Background Kidney disease is prevalent in low-resource settings worldwide, but tests for its diagnosis are often unavailable. The saliva urea nitrogen (SUN) dipstick is a laboratory and electricity independent tool, which may be used for the detection of kidney disease. We investigated the feasibility and performance of its use in diagnosing kidney disease in community settings in Africa.
Methods Adult patients at increased risk of kidney disease presenting to three community health centres, a rural district hospital and a central hospital in Malawi were recruited between October 2016 and September 2017. Patients underwent concurrent SUN and creatinine testing at enrolment, and at 1 week, 1 month, 3 months and 6 months thereafter.
Results Of 710 patients who presented at increased risk of kidney disease, 655 (92.3%) underwent SUN testing at enrolment, and were included (aged 38 (29-52) years, 367 (56%) female and 333 (50.8%) with HIV). Kidney disease was present in 482 (73.6%) patients and 1479 SUN measurements were made overall. Estimated glomerular filtration rate (eGFR) correlated with SUN (r=−0.39; p<0.0001). The area under the receiver operating characteristics curve was 0.61 for presenting SUN to detect acute or chronic kidney disease, and 0.87 to detect severe (eGFR <15 mL/min/1.73 m2) kidney disease (p<0.0001; sensitivity 82.3%, specificity 81.8%, test accuracy 81.8%). In-hospital mortality was greater if enrolment SUN was elevated (>test pad #1) compared with patients with non-elevated SUN (p<0.0001; HR 3.3 (95% CI 1.7 to 6.1).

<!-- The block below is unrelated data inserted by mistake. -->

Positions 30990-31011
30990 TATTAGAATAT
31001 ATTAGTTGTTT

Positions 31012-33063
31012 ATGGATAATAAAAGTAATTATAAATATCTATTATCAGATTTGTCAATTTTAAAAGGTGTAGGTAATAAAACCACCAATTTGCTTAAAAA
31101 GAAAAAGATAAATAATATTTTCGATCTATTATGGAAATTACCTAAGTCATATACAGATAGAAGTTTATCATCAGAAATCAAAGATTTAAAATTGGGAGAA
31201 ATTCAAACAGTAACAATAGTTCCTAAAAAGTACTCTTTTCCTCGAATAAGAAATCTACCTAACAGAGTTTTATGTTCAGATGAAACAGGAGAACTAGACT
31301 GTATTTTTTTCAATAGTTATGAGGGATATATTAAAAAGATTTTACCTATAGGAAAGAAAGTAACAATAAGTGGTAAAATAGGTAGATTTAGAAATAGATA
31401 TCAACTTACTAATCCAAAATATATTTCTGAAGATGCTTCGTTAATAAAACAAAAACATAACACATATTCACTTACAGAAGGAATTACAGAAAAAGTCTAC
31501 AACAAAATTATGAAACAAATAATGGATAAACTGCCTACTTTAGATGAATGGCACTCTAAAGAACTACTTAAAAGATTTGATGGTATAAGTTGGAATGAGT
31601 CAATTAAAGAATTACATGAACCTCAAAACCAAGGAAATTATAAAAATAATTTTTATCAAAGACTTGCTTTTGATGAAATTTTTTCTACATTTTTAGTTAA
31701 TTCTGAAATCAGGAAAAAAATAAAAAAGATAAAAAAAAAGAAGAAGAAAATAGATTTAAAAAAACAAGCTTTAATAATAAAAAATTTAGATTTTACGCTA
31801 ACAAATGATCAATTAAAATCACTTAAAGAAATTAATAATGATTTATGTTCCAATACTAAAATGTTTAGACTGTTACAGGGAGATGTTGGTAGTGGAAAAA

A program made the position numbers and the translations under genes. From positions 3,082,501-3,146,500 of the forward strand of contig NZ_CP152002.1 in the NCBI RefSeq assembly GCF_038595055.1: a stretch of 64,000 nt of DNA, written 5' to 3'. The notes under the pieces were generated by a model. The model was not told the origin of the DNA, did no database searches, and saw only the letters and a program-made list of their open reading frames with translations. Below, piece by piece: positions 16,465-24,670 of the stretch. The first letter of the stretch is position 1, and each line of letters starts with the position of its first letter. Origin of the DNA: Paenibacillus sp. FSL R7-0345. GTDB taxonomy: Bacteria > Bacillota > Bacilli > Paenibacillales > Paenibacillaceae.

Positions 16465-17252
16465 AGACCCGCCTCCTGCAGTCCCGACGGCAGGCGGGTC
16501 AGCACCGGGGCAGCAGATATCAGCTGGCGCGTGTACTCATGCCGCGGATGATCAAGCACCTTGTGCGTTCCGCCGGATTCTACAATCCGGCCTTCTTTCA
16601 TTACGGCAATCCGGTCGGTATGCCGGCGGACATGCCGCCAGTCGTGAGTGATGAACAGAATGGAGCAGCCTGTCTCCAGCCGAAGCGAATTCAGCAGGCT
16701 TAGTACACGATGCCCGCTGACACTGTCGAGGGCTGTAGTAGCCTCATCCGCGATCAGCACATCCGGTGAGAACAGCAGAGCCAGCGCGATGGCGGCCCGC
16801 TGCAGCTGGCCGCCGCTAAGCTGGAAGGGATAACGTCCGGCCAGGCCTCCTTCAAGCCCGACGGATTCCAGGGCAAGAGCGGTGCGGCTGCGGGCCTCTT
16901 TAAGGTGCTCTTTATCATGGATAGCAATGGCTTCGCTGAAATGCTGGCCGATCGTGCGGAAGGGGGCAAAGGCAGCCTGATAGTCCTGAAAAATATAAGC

Conclusions SUN, measured by dipstick, is feasible and may be used to screen for kidney disease in low resource settings where creatinine tests are unavailable.
- other diagnostic or tool
- health systems
- prevention strategies
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What is already known?